Monthly Archives: December 2011

Switch on With jQuery’s New Event Methods

The latest version of jQuery, version 1.7.1 at the time of writing, has completely overhauled its event system, giving us just two new methods to replace all existing event methods such as bind(), live() or delegate(). Event handling has been a core part of jQuery for a long time, but over the years the jQuery event landscape has flourished and grown, with successive releases increasing the number of methods for handling events. The new event methods on() and off() condense these different methods...
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Common C# Build-Time Errors: Part I

Here’s the situation: You’ve written a program in C#. You’ve checked the flowcharts, examined your coding and developed your user interface. You’re anticipating that everything will flow as smooth as silk. You’re ready to create a build of the program and, instead of seeing a beautiful, efficient result, you get several (often incomprehensible) error message. How did this happen? Here are SOME ways that these errors occur: #1 Undeclared Variables ... C# throws an error message on undeclared...
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A Look at Responsive Web Design

Responsive web design is widely thought of as a design trend, but it’s much more than that. It is an approach to web development that allows a website to break itself down smoothly across multiple monitor sizes, screen resolutions, and platforms, be it a computer, tablet or mobile device.  It allows the developer to create a site that is optimized for each platform, both in navigation, readability and load time. In this tutorial, we take a look at what responsive web design entails for the developer....
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The XREF table for MySQL

The XREF, or cross reference table, is a database table that links records together. These tables are very good for normalization in your database. I almost always use an xref when I need an many to many relationship. Usually XREF tables have only two columns with no Primary Key. That's right, the two columns together make them unique. They are both Foreign Keys to other tables. A real life example of this would be in any standard CRM. Let's go over this example right now. Many CRM's could have a table to store...
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The Usefulness of the document.createElement()

The new HTML5 Markup Language has introduced several new element features not available in HTML4, for example elements like header, section, nav, footer, aside, and article. Where these new tags will work in Opera, Safari, Chrome or Firefox they will not function in Internet Explorer (version 8 and earlier). The problem is that due to the way parsing works in IE, these elements are not recognized properly. This tutorial explains how to get HTML5 tags to work in IE8 and its earlier releases. It is possible...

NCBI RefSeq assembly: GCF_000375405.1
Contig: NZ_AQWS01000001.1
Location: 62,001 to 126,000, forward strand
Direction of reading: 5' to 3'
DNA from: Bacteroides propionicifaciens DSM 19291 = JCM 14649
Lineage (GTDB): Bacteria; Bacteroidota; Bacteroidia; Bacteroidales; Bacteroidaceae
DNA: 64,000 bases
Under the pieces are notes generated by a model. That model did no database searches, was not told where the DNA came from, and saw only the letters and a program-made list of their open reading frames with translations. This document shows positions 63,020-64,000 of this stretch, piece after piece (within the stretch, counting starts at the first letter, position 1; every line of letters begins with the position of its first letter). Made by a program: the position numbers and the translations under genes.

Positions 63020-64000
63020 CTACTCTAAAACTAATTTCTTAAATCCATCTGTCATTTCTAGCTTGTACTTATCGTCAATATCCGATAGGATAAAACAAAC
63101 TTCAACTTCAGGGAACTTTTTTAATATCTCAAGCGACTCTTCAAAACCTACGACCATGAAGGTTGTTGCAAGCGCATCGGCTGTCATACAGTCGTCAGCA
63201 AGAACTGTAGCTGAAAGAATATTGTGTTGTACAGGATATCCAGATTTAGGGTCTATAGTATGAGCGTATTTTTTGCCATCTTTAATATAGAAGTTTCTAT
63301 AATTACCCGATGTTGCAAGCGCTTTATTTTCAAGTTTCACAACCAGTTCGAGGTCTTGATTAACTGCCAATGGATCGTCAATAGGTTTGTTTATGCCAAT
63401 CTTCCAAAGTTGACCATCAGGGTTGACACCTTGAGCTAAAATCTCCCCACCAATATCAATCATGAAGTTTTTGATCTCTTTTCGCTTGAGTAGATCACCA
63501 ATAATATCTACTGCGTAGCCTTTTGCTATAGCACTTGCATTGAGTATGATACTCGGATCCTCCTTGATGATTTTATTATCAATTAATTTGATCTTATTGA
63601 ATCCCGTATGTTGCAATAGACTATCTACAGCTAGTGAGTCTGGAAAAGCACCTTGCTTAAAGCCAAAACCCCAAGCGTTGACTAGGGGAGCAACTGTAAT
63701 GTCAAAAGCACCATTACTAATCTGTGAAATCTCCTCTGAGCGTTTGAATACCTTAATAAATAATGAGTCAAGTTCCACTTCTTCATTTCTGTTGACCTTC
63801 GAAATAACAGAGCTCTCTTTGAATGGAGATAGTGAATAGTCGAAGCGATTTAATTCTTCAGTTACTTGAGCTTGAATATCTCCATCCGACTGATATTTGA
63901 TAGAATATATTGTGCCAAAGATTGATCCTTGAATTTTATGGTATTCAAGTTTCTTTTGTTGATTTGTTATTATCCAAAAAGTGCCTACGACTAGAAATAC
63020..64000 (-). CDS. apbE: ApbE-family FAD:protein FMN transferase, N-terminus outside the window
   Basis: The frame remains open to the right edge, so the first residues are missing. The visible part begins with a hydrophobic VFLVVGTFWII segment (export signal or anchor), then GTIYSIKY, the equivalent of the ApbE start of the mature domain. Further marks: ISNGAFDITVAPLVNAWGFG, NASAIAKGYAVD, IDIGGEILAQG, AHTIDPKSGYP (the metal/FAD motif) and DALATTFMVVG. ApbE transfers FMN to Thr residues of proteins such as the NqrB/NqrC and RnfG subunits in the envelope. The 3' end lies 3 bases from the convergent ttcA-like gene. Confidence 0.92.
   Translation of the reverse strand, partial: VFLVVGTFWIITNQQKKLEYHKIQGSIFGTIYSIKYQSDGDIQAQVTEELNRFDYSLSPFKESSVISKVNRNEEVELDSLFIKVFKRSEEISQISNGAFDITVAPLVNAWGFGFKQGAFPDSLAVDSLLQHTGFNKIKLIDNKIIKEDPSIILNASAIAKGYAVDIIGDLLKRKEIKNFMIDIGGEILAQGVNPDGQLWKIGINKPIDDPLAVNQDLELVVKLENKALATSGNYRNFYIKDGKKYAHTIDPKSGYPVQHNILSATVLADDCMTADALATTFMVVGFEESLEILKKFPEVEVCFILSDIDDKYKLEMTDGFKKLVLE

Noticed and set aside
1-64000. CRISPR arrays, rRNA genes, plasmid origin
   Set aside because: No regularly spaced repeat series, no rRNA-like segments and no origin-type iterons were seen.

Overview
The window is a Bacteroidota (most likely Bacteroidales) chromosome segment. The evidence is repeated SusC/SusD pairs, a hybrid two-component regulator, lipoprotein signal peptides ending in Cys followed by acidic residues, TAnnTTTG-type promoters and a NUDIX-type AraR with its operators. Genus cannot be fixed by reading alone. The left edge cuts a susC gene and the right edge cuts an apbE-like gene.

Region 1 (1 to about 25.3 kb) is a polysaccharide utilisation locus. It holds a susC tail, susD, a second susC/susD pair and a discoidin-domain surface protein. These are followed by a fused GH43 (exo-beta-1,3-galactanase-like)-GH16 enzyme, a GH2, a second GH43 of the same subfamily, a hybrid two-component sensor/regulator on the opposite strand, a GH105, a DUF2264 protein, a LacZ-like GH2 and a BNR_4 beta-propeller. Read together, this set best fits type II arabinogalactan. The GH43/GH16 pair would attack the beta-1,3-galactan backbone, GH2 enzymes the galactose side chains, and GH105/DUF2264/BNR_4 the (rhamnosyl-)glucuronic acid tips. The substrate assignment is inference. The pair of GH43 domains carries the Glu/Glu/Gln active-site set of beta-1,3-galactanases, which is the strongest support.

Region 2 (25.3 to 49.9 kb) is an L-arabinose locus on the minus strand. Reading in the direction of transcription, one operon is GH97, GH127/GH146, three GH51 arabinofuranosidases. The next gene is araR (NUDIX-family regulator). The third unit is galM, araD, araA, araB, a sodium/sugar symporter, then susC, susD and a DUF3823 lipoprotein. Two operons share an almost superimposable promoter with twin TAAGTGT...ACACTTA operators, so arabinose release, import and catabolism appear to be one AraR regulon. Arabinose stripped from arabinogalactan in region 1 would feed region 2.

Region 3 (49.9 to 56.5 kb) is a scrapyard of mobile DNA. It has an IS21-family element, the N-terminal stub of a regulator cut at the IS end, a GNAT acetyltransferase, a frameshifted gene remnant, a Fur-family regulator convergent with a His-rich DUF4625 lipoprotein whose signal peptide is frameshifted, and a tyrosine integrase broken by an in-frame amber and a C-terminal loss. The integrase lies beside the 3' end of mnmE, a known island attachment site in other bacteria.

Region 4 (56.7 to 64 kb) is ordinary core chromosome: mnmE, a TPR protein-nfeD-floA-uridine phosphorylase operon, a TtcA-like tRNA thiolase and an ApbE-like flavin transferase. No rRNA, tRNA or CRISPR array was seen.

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Designing a Clean Website Part 2: The Layout

Last week we discussed how important navigation is to a website and how developing an interactive navigation system will help give a clean, minimalist website a bit of character and make it feel modern and current.  It’s too easy to make a clean website look dated and as though it were developed in the 90’s, so by injecting modern user interfacing techniques that are popular today you’re able to put the viewer at ease and reassure them that the content is fresh and up to date. We’ll pick up where...
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PHP User Survey Part V: Administration Layer

In the last piece on our PHP online user poll, we look at the administrative service and how the site supervisor enters, deletes and manages the poll data. The first poll administrative page checks if the administrator is logged in. You can choose from Session variables or Cookies to check the site administrator login status. Once the application has confirmed the identity of the site administrator, the page lists the available polls. The first step is to use the class methods and variables in the class.polls.php...
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Scan for Website Vulnerabilities with WebScarab

Web applications remain the largest security risk for any company. The reason is two-fold. First, most software services have moved to a web based environment giving malicious hackers a much larger landscape to attack. Second, most organizations put a majority of their resources, i.e. dollars and manpower, into network and perimeter security leaving the web unguarded. In most cases, it is up to the web developer to secure sites as best they can. Those who know how to patch known vulnerabilities in...
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